“Macs have been running 64-bit chips since mid-2011, when it introduced Mac OS X Lion,” Evans writes. “That’s great, and you’d certainly expect most application developers would have migrated their apps to full 64-bit support, but you’d be wrong. Even Apple hasn’t finished the job – the DVD Player app remains 32-bit, which isn’t a great surprise when no new Macs include an optical drive.”
Evans writes, “So, how can you check which of your Mac applications won’t make the cut when Apple terminates 32-bit support in 2019?”
How to check your Mac apps for 64-bitness here.
MacDailyNews Take: Aw, DVD Player, we hardly knew ya.
Apple shipped the world’s first 64-bit personal computer over 14 years ago with the release of the Power Mac G5 on June 23, 2003. Apple unveiled the world’s first 64-bit smartphone (iPhone 5s) on September 10, 2013.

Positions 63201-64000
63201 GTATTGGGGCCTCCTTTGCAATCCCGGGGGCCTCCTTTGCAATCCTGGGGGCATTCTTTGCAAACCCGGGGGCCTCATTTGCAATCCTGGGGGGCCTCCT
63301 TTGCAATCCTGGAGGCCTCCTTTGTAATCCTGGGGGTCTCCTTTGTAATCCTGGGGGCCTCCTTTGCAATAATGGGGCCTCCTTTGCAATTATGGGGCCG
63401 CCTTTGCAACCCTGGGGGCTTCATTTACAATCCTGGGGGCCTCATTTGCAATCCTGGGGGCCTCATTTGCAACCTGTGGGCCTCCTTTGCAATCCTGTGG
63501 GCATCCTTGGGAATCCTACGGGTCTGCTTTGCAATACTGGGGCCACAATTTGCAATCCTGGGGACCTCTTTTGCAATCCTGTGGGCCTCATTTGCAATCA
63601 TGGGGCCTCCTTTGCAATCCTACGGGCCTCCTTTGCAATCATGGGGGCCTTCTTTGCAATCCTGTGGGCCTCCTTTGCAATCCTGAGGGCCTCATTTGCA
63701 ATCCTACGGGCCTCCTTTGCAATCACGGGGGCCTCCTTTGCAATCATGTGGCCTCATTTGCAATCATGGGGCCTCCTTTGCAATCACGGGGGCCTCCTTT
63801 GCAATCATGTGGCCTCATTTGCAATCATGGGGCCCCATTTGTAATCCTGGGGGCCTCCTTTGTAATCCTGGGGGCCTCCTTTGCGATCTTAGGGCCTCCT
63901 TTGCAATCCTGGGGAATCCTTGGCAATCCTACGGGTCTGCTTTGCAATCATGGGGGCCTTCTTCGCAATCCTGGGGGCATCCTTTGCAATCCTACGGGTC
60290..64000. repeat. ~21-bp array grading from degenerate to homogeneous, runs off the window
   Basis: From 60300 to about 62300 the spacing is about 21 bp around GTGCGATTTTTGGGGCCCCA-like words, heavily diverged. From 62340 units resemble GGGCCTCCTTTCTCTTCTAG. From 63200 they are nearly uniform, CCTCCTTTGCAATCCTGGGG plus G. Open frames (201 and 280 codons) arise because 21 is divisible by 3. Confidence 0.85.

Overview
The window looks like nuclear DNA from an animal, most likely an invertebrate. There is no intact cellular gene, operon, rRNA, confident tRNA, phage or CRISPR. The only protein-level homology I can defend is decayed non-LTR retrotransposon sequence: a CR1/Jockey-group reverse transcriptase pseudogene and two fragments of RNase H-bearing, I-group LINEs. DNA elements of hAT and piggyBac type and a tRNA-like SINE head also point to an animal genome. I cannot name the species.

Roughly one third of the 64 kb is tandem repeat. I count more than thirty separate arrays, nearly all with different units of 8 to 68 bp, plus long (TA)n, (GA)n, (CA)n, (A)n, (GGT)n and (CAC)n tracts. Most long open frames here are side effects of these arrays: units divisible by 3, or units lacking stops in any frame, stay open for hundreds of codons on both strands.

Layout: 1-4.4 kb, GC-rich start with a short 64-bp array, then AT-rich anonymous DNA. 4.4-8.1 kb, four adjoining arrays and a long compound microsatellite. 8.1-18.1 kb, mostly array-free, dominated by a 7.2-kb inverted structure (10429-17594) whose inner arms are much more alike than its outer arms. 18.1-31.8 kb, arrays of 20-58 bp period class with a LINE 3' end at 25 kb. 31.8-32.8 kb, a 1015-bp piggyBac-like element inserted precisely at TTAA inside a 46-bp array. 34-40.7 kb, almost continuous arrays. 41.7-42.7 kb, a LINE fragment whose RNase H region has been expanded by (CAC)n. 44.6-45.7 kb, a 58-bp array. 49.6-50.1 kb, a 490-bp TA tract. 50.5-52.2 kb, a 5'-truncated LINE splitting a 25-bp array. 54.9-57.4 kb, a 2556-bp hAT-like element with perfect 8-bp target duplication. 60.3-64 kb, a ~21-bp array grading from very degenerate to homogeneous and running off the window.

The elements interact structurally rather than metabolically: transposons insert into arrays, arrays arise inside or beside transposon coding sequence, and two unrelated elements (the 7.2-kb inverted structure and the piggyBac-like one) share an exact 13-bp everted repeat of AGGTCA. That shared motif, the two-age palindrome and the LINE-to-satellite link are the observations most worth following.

At WWDC 2017, we announced new apps submitted to the Mac App Store must support 64-bit starting January 2018, and Mac app updates and existing apps must support 64-bit starting June 2018. If you distribute your apps outside the Mac App Store, we highly recommend distributing 64-bit binaries to make sure your users can continue to run your apps on future versions of macOS. macOS High Sierra will be the last macOS release to support 32-bit apps without compromise.
Apple: High Sierra will be last macOS release to support 32-bit apps ‘without compromise’ – June 29, 2017